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Hacked FSD Beta?

hamoneaster

Member
Jun 7, 2020
93
122
Kansas

How do I get thisss!!! Lol
 
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DaBagBoy

Member
Dec 3, 2018
41
28
Lansing, MI

linux-works

Active Member
Dec 23, 2019
2,188
4,169
mtn view, ca
a co-worker that was born in russia (who owns a model 3) told me that back home, if you took your tesla to some service center (not sure if the real one, is there even a real one there?) or some other shop, if you pay the right amount, you'll get all the software unlocked. I would not doubt it, either.
 

Dan D.

Member
Dec 7, 2020
785
980
Vancouver, BC
a co-worker that was born in russia (who owns a model 3) told me that back home, if you took your tesla to some service center (not sure if the real one, is there even a real one there?) or some other shop, if you pay the right amount, you'll get all the software unlocked. I would not doubt it, either.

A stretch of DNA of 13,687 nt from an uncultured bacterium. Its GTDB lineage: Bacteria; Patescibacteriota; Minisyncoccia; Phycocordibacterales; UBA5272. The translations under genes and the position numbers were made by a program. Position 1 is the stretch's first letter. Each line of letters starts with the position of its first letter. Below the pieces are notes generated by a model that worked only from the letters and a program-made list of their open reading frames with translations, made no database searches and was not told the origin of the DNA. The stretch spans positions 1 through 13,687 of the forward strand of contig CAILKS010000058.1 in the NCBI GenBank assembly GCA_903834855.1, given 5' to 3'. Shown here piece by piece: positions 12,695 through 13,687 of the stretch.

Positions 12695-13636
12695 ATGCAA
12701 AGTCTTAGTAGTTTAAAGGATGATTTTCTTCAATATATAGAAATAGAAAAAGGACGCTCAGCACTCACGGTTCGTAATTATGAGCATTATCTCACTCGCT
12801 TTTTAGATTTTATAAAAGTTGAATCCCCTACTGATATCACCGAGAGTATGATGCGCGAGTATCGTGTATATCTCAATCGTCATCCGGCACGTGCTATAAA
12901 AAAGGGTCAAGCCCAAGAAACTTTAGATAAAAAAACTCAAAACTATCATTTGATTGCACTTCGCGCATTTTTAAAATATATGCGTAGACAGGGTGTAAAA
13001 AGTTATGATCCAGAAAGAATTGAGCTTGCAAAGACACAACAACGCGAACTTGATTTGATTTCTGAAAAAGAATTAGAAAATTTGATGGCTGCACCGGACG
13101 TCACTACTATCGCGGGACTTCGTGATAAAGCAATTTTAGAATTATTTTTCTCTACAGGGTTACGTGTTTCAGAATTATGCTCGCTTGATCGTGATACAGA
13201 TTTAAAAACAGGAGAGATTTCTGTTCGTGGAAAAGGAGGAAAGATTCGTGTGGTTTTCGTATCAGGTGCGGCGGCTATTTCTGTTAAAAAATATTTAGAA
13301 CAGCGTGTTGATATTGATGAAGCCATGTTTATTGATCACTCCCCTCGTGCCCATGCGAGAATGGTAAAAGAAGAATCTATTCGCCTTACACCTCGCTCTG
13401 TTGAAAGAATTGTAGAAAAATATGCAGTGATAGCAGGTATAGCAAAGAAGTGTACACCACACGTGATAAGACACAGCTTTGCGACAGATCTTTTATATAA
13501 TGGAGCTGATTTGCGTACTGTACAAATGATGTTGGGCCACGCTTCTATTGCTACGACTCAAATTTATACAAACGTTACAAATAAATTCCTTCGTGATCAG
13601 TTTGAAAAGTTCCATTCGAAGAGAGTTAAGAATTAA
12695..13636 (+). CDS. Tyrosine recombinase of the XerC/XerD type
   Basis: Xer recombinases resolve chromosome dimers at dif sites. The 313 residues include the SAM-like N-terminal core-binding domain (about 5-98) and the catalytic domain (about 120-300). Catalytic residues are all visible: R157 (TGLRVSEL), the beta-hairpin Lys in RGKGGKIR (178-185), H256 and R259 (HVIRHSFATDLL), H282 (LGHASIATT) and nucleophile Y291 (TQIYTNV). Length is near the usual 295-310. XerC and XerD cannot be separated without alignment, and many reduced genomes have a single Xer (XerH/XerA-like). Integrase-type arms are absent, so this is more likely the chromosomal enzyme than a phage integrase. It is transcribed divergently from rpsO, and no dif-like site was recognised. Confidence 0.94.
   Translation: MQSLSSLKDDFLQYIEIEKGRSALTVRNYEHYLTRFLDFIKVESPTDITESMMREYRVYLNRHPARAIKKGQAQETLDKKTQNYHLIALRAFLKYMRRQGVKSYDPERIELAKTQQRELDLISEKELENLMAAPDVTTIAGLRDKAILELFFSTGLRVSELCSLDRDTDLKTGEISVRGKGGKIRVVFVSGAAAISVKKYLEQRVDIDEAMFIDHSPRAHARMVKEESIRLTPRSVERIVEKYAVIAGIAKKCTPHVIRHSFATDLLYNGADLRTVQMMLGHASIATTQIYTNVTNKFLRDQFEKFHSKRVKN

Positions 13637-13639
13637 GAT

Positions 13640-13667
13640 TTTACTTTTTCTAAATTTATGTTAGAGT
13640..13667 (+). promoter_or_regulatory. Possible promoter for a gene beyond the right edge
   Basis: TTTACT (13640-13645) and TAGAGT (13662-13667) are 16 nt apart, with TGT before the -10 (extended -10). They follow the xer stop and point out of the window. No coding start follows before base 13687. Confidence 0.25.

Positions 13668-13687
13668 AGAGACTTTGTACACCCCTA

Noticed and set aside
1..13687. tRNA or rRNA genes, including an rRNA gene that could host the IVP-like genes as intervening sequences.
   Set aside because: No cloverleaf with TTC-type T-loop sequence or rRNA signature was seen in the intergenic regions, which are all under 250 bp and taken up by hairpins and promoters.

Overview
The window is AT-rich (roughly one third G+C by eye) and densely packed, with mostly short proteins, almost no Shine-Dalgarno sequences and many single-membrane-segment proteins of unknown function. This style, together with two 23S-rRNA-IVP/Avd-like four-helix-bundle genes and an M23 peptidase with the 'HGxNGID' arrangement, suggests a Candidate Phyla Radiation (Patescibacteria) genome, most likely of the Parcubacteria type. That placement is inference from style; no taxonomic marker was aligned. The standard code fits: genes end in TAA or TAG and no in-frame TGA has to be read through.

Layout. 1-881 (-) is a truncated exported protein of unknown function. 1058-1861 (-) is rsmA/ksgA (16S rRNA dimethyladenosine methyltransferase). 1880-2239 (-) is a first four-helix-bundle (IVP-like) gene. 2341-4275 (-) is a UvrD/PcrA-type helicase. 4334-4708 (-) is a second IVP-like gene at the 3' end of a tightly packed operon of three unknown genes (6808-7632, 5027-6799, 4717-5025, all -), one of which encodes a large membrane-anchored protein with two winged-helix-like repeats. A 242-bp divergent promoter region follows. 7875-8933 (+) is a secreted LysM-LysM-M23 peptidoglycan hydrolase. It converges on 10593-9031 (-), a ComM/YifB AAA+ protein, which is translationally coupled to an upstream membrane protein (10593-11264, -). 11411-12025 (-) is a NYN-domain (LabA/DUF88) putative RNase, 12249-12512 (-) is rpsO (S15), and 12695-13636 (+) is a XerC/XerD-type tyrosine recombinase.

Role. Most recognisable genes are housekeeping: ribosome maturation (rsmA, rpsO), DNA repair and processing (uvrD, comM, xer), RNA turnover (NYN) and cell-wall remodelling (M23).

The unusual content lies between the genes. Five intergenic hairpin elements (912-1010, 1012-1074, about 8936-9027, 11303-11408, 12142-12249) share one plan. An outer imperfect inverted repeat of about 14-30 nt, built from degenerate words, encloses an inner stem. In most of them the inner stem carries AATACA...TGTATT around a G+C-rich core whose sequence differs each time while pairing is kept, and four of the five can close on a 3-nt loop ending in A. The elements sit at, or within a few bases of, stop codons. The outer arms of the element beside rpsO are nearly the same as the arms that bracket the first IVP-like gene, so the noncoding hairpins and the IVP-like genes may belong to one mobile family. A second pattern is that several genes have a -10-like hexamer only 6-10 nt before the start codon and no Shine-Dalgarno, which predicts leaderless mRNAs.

Another reason to have geo-fenced FSD code. (Or do you think there is anyone actually hacking the code to remove such restrictions too?) Even if they have somehow fooled the car into getting the software do they have to remain off-line (and/or disable GPS) to stop Tesla from noticing?
 

helvio

E-TARDIS
Aug 11, 2020
498
712
Phoenixville, PA
Another reason to have geo-fenced FSD code. (Or do you think there is anyone actually hacking the code to remove such restrictions too?) Even if they have somehow fooled the car into getting the software do they have to remain off-line (and/or disable GPS) to stop Tesla from noticing?
I really don't think you should disable GPS when testing a hacked FSD hahaha
 
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gearchruncher

Active Member
Sep 20, 2016
2,510
3,312